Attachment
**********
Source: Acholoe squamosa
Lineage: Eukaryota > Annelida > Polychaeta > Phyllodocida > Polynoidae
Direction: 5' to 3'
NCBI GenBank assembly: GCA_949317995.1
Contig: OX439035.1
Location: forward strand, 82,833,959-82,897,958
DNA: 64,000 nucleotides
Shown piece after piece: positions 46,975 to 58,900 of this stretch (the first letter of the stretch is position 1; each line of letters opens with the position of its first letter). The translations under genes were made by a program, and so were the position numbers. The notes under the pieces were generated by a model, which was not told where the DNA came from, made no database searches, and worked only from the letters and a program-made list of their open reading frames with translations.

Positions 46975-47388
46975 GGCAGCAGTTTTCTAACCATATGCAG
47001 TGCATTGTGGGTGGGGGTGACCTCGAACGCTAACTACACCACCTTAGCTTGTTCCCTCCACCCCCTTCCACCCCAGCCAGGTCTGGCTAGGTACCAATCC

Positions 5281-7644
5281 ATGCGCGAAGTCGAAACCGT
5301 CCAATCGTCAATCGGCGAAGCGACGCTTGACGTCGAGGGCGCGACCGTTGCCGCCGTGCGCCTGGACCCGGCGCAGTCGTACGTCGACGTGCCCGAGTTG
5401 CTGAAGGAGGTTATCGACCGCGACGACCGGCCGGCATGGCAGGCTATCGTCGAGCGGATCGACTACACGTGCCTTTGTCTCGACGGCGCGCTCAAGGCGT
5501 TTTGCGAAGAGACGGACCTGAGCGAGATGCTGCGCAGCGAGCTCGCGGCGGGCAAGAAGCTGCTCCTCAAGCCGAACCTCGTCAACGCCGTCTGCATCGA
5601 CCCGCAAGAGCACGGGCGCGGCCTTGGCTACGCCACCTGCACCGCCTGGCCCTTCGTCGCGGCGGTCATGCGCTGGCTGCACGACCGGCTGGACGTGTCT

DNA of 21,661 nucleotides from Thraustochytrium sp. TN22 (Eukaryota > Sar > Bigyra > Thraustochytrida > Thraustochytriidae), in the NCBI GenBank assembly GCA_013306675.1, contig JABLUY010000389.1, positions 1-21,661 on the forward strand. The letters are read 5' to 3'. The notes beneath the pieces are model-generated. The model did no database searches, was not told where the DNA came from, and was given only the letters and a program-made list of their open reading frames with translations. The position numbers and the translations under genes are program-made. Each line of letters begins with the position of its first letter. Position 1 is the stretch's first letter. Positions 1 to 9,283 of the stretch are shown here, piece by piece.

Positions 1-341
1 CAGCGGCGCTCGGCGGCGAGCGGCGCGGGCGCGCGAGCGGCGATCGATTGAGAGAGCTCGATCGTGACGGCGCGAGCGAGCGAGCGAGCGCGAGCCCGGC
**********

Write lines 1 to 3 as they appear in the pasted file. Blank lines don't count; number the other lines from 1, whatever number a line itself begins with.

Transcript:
Source: Acholoe squamosa
Lineage: Eukaryota > Annelida > Polychaeta > Phyllodocida > Polynoidae
Direction: 5' to 3'